The contributions of women in farming to the political economy of Zimbabwe: A focus on women in A1 and A2 farming models (2000-2016).
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This study examined the contributions of A1 and A2 black women farmers, who benefitted from Zimbabwe’s Fast Track Land Reform Programme (FTLRP), to the political economy of the country for the period 2000 up to 2016. The study focuses on samples from the four provinces of Matabeleland South, Manicaland, Mashonaland Central and Mashonaland East and from four districts from each of these provinces which were purposively selected. The study was anchored on both the political economy and the feminist theoretical approaches which embody important concepts such as power, patriarchy and empowerment which are central to issues related to women’s access to land and subsequent agrarian activities. To ascertain the women farmers’ contributions to the political economy of Zimbabwe through their constant engagement of both conventional challenges and contemporary constraints, the study adopted a qualitative approach with key informant interviews, direct observation, documentary analysis and focus group discussions as the techniques and tools for the generation of data with a view to grasping and assessing those factors that impacted on women in agriculture. The study’s participants were selected using purposive and snowball sampling techniques. Content and thematic analyses were used as the data analysis methods. The findings of the study revealed that the major turning point in access to land for women came through the Fast Track Land Reform Programme (FTLRP) where 18% were allocated land under the A1 model and 12% under the A2 model. From the women who participated in the study, 67.7% managed to access land in their own right in both A1 and A2 farming models. However, it was noted that these women farmers had limited access to land due to power related issues; mainly the ‘power to’, ‘power with’, ‘power within’ and ‘power over’ situations which limited their contributions to the political economy of Zimbabwe. Although women’s access to land was limited, it still enabled them to participate in various agricultural activities such as crop and animal production and the marketing of their varied produce. The nature and extent of the contributions of the women participants to the agricultural sector in Zimbabwe’s political economy in this study was seen through their production of food grain crops, mainly maize (97.7%), cash crops, primarily tobacco (43%) and livestock, mostly cattle (11% in A1 and 10% in A2 farming models). Despite women’s significant contributions to Zimbabwe’s agricultural sector, their efforts remained largely unrecognised as they were not fully integrated into many agricultural programmes. Although there were various institutional, legislative and policy frameworks that promoted women’s participation in agriculture, which included domestic, regional and international frameworks, the effectiveness of some of these frameworks was found to be limited due to varying reasons, amongst them the failure to ratify, domesticate and adopt these frameworks fully. The assumption here is that women are key players in agriculture but their roles have not been properly and fully assessed. Where such assessments have been done, they ignore the fact that women’s full capacity is not being realised because of the obstacles they encountered such as limited access to production resources, limited access to agricultural financing and lack of access to markets. In dealing with these obstacles, women farmers employed methods such as group farming, self-financing and sidemarketing. Among many other things, the lack of support for women’s contributions through agriculture was a hindrance to the attainment of women’s empowerment which was central to their ability to make meaningful contributions to the political economy of the country through agriculture. In order to address the challenges encountered by the xxvi A1 and A2 women farmers, the researcher argues that policy makers must come up with deliberate policies which empower women through increasing their access to land and access to finance. It is further recommended that there should be the development of adequate and necessary infrastructure to help both A1 and A2 black women farmers. The study concluded that ‘women’s contributions to the political economy of Zimbabwe were hindered by a number of factors which predominantly revolved around societal and patriarchal power-relations and to improve women participation and in the process develop the full potential of the agricultural sector, women farmers need various forms and levels of capacitation; namely their recognition as capable farmers, agricultural financing, access to inputs, farm mechanisation and an improved tenure system.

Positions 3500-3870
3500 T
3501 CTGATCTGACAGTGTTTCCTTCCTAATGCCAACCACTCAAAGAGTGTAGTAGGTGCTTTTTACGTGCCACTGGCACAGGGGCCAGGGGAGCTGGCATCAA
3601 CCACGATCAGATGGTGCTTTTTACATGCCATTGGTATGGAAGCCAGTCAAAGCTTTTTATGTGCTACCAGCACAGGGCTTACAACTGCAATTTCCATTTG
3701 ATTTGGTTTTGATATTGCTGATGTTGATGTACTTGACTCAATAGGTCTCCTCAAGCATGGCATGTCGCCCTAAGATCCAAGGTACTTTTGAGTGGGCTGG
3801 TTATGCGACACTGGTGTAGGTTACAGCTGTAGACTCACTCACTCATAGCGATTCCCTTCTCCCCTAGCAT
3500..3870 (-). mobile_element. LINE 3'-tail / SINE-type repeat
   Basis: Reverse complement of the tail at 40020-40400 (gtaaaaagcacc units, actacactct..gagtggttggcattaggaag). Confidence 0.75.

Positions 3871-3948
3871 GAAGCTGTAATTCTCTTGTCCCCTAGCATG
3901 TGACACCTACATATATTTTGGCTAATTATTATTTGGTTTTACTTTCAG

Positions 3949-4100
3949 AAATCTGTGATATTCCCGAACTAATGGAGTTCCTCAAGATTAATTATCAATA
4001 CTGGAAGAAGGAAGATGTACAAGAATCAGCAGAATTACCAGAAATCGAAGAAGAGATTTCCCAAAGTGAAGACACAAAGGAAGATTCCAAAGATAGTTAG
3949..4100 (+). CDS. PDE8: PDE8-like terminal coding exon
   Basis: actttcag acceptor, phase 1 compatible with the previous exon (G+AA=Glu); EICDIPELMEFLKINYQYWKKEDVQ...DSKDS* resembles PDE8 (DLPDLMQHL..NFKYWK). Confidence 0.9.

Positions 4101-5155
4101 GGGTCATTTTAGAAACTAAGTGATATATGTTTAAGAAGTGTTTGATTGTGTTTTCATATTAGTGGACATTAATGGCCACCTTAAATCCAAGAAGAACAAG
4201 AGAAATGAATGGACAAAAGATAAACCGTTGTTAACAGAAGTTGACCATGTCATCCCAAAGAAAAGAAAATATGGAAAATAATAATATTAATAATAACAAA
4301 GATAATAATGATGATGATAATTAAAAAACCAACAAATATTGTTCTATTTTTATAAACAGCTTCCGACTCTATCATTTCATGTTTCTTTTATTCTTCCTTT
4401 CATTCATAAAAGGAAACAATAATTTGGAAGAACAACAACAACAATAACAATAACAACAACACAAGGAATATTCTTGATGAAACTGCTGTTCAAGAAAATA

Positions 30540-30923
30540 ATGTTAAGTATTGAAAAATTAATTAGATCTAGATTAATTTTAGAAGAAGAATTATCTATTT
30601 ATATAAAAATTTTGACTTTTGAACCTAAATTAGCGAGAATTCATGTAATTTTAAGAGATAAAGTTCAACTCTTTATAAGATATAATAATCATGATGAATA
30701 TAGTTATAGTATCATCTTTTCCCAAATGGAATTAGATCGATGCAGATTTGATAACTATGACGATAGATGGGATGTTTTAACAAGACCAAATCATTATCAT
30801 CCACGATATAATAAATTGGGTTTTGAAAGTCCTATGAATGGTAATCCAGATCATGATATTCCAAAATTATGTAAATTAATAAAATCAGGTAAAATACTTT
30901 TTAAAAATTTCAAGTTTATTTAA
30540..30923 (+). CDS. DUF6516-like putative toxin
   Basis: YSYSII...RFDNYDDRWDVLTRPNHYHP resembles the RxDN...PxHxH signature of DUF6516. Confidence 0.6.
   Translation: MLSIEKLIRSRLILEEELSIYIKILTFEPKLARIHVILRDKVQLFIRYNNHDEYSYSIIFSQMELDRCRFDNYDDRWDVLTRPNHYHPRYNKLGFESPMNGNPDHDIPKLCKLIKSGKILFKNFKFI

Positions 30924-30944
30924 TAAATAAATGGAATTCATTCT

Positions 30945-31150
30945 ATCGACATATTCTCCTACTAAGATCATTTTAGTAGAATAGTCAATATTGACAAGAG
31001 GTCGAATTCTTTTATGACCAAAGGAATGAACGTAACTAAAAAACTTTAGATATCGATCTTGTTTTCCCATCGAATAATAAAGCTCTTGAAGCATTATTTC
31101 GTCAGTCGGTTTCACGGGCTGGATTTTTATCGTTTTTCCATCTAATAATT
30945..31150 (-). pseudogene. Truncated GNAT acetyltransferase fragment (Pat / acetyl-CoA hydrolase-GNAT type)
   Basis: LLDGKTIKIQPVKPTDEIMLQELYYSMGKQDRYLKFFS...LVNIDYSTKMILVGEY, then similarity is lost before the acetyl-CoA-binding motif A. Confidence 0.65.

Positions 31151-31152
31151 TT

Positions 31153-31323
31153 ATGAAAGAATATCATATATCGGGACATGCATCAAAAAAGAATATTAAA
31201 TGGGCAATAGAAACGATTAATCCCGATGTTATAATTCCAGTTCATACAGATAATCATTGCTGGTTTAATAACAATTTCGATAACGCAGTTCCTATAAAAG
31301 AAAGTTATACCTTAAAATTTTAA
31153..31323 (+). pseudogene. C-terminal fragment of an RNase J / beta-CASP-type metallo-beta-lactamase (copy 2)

Additional Citation InformationBungu , O. (2019). The contributions of women in farming to the political economy of Zimbabwe: A focus on women in A1 and A2 farming models (2000-2016) . [Unpublished doctoral thesis]. University of Zimbabwe.
University of Zimbabwe